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Proc Natl Acad Sci U S A. 2018 Jan 30;115(5):E1041-E1050. doi: 10.1073/pnas.1707663115. Epub 2018 Jan 16.

Targeted knockout of a chemokine-like gene increases anxiety and fear responses.

Author information

1
Department of Biology, Chungnam National University, 34134 Daejeon, South Korea.
2
Institute for Basic Science School, University of Science and Technology, 34113 Daejeon, South Korea.
3
Center for Cognition and Sociality, Institute for Basic Science, 34141 Daejeon, South Korea.
4
Department of Biological Sciences, Seoul National University, 151-747 Seoul, South Korea.
5
Laboratory of Translational Neurogenetics, Center for Integrative Biology, University of Trento, 38123 Trento, Italy.
6
Department of Molecular & Human Genetics, Baylor College of Medicine, Houston, TX 77030.
7
Group for Advanced Molecular Investigation, Health and Biosciences School, Pontifícia Universidade Católica do Paraná, 80215-901 Curitiba Paraná, Brazil.
8
Department of Genetics, Nepean Hospital Sydney, University of Sydney, NSW 2006, Australia.
9
Discipline of Child & Adolescent Health, Children's Hospital at Westmead Clinical School, University of Sydney, NSW 2006, Australia.
10
School of Medicine and The Robinson Research Institute, University of Adelaide, Adelaide 5000, Australia.
11
Healthy Mothers and Babies, South Australian Health and Medical Research Institute, Adelaide 5000, Australia.
12
Department of OB/GYN, Augusta University, Augusta, GA 30912.
13
Department of Neuroscience and Regenerative Medicine, Augusta University, Augusta, GA 30912.
14
Center for Genome Engineering, Institute for Basic Science, Seoul National University, 151-747 Seoul, South Korea.
15
Department of Chemistry, Seoul National University, 151-747 Seoul, South Korea.
16
Korea Research Institute of Bioscience and Biotechnology, 305-806 Daejeon, South Korea.
17
Department of Psychology, University of Toronto Mississauga, Mississauga, ON L5L 1C6, Canada.
18
Department of Physiology, University of Otago, 9054 Dunedin, New Zealand.
19
Centre for Neuroendocrinology, University of Otago, 9054 Dunedin, New Zealand.
20
Department of Pharmacology & Toxicology, Neuroscience Research Institute, Medical College of Wisconsin, WI 53226.
21
Institute for Basic Science School, University of Science and Technology, 34113 Daejeon, South Korea; shin@ibs.re.kr zebrakim@cnu.ac.kr.
22
Department of Biology, Chungnam National University, 34134 Daejeon, South Korea; shin@ibs.re.kr zebrakim@cnu.ac.kr.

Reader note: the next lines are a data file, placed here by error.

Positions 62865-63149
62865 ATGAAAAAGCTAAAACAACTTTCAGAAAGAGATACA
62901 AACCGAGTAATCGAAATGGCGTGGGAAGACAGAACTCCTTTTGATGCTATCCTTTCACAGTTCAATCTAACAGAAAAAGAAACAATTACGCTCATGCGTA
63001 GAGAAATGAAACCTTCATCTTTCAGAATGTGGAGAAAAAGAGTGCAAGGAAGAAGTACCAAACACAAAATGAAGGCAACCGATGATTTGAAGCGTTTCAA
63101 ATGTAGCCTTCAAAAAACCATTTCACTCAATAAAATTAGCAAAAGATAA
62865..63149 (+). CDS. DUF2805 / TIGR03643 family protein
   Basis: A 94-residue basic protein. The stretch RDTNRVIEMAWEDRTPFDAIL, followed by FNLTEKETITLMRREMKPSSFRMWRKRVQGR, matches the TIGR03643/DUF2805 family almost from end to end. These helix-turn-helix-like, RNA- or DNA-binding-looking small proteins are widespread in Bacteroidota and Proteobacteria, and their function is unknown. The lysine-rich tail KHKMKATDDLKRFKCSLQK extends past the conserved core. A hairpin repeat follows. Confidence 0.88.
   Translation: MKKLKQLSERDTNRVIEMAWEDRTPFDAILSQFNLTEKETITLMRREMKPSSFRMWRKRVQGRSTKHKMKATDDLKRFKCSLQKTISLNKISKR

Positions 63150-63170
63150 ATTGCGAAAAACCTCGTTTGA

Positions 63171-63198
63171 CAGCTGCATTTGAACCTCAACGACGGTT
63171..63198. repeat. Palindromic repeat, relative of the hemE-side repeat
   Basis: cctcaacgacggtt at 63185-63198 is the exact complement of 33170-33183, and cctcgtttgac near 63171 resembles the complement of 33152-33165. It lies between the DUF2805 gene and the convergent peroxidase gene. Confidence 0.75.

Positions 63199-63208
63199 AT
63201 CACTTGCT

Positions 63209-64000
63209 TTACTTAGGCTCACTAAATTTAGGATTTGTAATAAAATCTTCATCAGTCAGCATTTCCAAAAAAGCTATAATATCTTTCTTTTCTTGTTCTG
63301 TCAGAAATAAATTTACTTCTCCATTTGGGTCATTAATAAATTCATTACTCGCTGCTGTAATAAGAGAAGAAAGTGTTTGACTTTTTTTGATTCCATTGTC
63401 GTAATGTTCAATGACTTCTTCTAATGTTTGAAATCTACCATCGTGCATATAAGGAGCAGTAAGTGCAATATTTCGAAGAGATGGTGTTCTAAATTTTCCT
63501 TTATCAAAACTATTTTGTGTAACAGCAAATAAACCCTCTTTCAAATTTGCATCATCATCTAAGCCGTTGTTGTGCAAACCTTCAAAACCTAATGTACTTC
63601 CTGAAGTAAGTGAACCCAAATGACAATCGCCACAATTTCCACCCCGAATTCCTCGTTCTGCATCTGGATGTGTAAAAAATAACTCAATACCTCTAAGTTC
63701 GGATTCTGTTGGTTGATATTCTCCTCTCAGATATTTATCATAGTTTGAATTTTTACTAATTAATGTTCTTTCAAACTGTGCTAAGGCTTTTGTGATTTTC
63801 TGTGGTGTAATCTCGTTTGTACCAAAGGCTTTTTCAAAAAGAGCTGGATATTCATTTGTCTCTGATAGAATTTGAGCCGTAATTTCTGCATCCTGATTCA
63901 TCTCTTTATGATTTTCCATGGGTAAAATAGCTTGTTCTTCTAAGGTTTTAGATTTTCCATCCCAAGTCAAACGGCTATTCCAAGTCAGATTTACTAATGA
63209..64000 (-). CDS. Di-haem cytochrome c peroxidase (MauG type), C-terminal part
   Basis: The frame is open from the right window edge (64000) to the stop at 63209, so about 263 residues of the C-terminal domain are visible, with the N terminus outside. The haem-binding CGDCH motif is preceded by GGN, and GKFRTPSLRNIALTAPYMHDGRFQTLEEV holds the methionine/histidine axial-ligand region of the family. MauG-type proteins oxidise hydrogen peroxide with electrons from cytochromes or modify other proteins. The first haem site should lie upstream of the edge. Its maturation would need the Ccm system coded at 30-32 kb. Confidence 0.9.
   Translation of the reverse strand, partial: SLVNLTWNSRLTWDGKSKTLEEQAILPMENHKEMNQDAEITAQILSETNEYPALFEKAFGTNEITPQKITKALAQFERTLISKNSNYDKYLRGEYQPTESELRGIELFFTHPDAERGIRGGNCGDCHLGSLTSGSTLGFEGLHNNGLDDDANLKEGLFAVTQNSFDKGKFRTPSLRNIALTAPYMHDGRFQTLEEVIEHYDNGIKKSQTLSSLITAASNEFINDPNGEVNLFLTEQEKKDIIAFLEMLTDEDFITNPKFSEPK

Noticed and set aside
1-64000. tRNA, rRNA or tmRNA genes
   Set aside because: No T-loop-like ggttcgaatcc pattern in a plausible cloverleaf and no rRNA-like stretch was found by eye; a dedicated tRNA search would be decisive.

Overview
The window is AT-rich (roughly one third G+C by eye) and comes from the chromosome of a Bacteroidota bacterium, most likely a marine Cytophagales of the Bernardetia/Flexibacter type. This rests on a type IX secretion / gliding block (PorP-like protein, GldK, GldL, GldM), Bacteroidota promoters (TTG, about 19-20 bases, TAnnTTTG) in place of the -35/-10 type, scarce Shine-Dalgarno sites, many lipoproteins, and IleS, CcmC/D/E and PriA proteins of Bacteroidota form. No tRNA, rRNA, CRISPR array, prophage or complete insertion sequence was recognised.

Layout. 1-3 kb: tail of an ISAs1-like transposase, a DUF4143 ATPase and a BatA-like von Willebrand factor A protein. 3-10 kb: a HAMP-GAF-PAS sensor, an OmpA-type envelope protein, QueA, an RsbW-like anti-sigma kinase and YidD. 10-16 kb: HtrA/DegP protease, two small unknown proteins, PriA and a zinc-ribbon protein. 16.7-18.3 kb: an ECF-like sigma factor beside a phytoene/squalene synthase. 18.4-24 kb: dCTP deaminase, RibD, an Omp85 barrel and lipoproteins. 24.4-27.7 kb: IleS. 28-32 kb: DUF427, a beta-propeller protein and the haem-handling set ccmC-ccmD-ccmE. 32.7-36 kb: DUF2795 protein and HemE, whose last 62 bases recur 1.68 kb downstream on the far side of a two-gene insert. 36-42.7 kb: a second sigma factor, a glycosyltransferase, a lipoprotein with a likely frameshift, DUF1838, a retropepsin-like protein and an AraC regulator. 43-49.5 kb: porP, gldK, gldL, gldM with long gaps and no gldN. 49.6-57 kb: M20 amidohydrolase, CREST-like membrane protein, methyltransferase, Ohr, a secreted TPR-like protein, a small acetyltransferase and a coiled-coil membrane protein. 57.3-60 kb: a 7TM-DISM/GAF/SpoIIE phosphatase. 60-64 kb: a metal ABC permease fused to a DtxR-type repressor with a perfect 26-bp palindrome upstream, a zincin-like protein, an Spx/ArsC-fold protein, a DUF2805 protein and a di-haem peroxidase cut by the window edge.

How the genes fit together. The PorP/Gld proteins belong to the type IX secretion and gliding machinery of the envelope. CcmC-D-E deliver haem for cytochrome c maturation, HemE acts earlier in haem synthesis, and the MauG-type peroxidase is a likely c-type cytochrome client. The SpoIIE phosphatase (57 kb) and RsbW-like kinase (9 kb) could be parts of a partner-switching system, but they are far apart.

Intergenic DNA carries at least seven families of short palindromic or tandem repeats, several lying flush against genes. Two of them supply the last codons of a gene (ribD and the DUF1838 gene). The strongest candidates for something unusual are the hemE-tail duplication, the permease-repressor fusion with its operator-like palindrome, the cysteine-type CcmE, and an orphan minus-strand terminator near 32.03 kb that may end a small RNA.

Abstract

Emotional responses, such as fear and anxiety, are fundamentally important behavioral phenomena with strong fitness components in most animal species. Anxiety-related disorders continue to represent a major unmet medical need in our society, mostly because we still do not fully understand the mechanisms of these diseases. Animal models may speed up discovery of these mechanisms. The zebrafish is a highly promising model organism in this field. Here, we report the identification of a chemokine-like gene family, samdori (sam), and present functional characterization of one of its members, sam2 We show exclusive mRNA expression of sam2 in the CNS, predominantly in the dorsal habenula, telencephalon, and hypothalamus. We found knockout (KO) zebrafish to exhibit altered anxiety-related responses in the tank, scototaxis and shoaling assays, and increased crh mRNA expression in their hypothalamus compared with wild-type fish. To investigate generalizability of our findings to mammals, we developed a Sam2 KO mouse and compared it to wild-type littermates. Consistent with zebrafish findings, homozygous KO mice exhibited signs of elevated anxiety. We also found bath application of purified SAM2 protein to increase inhibitory postsynaptic transmission onto CRH neurons of the paraventricular nucleus. Finally, we identified a human homolog of SAM2, and were able to refine a candidate gene region encompassing SAM2, among 21 annotated genes, which is associated with intellectual disability and autism spectrum disorder in the 12q14.1 deletion syndrome. Taken together, these results suggest a crucial and evolutionarily conserved role of sam2 in regulating mechanisms associated with anxiety.

KEYWORDS:

anxiety; chemokine-like; fear; knockout; zebrafish

PMID:
29339520
PMCID:
PMC5798319
DOI:
10.1073/pnas.1707663115
[Indexed for MEDLINE]
Free PMC Article

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